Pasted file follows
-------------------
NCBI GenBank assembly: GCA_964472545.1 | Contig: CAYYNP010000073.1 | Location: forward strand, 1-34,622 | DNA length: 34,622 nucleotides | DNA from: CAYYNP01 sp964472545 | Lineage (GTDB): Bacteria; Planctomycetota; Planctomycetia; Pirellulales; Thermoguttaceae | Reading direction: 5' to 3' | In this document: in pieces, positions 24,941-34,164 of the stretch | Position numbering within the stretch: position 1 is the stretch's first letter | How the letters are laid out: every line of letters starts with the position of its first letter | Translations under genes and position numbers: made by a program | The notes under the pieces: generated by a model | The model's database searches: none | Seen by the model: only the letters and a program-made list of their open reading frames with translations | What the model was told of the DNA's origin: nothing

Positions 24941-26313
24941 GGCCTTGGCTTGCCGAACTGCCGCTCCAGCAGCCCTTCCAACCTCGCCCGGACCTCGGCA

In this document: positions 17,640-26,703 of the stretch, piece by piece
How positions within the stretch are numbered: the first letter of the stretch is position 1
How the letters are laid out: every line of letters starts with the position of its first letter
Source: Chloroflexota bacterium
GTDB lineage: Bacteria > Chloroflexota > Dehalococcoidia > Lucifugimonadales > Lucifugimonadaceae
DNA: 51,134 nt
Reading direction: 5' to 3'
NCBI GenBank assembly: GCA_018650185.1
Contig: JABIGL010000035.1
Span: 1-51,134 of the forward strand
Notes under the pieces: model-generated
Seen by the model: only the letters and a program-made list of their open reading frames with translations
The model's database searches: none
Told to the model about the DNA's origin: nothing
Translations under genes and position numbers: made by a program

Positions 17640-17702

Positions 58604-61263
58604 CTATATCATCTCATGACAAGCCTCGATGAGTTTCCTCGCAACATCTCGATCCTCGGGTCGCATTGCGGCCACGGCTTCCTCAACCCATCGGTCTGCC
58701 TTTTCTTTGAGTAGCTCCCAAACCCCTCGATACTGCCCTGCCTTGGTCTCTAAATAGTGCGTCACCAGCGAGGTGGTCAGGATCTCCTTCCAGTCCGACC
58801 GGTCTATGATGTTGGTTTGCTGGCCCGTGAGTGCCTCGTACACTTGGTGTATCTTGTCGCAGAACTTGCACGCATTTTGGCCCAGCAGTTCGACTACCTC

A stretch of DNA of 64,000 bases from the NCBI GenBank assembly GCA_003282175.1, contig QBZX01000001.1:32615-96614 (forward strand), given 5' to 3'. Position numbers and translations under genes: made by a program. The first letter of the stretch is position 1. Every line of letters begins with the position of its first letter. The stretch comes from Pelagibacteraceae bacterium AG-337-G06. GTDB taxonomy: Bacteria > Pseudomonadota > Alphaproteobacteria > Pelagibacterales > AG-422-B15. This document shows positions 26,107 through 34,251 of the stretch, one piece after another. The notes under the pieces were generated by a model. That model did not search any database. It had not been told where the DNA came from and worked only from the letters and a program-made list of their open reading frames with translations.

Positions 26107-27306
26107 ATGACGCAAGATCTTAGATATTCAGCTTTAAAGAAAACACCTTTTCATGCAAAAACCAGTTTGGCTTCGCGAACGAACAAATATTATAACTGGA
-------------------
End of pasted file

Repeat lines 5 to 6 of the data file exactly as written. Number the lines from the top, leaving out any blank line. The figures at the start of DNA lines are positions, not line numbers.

How positions within the stretch are numbered: the first letter of the stretch is position 1
How the letters are laid out: every line of letters starts with the position of its first letter